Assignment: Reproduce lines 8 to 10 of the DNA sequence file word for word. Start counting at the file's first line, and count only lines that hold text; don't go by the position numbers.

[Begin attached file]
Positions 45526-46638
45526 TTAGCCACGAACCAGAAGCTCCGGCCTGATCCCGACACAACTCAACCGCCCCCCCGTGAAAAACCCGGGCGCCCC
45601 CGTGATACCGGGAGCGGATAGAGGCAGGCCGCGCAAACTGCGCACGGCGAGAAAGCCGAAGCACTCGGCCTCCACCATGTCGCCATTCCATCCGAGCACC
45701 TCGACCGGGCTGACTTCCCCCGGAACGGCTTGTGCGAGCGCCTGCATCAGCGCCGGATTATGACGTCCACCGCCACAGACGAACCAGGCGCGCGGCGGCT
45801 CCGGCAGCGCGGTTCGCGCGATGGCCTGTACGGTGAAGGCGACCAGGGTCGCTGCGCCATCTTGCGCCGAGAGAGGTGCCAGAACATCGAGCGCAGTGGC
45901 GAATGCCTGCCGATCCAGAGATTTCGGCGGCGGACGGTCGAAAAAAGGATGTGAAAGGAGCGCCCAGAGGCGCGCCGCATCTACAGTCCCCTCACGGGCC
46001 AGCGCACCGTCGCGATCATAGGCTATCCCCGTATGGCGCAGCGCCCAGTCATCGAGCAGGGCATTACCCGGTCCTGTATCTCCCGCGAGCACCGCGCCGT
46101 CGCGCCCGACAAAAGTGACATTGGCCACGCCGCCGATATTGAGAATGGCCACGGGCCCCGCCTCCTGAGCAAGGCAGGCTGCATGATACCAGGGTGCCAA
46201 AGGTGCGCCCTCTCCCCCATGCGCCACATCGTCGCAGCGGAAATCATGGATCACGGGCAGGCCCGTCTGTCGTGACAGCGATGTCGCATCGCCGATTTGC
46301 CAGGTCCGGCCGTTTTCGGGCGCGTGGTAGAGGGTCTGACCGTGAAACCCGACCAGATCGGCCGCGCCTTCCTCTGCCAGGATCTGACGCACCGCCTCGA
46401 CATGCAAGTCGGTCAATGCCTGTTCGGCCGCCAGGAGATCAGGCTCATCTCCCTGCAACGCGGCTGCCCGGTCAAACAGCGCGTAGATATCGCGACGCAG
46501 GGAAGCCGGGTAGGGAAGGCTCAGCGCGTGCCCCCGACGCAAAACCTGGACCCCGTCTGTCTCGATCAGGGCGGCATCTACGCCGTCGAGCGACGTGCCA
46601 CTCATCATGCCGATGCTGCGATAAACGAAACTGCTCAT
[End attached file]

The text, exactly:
46101 CGCGCCCGACAAAAGTGACATTGGCCACGCCGCCGATATTGAGAATGGCCACGGGCCCCGCCTCCTGAGCAAGGCAGGCTGCATGATACCAGGGTGCCAA
46201 AGGTGCGCCCTCTCCCCCATGCGCCACATCGTCGCAGCGGAAATCATGGATCACGGGCAGGCCCGTCTGTCGTGACAGCGATGTCGCATCGCCGATTTGC
46301 CAGGTCCGGCCGTTTTCGGGCGCGTGGTAGAGGGTCTGACCGTGAAACCCGACCAGATCGGCCGCGCCTTCCTCTGCCAGGATCTGACGCACCGCCTCGA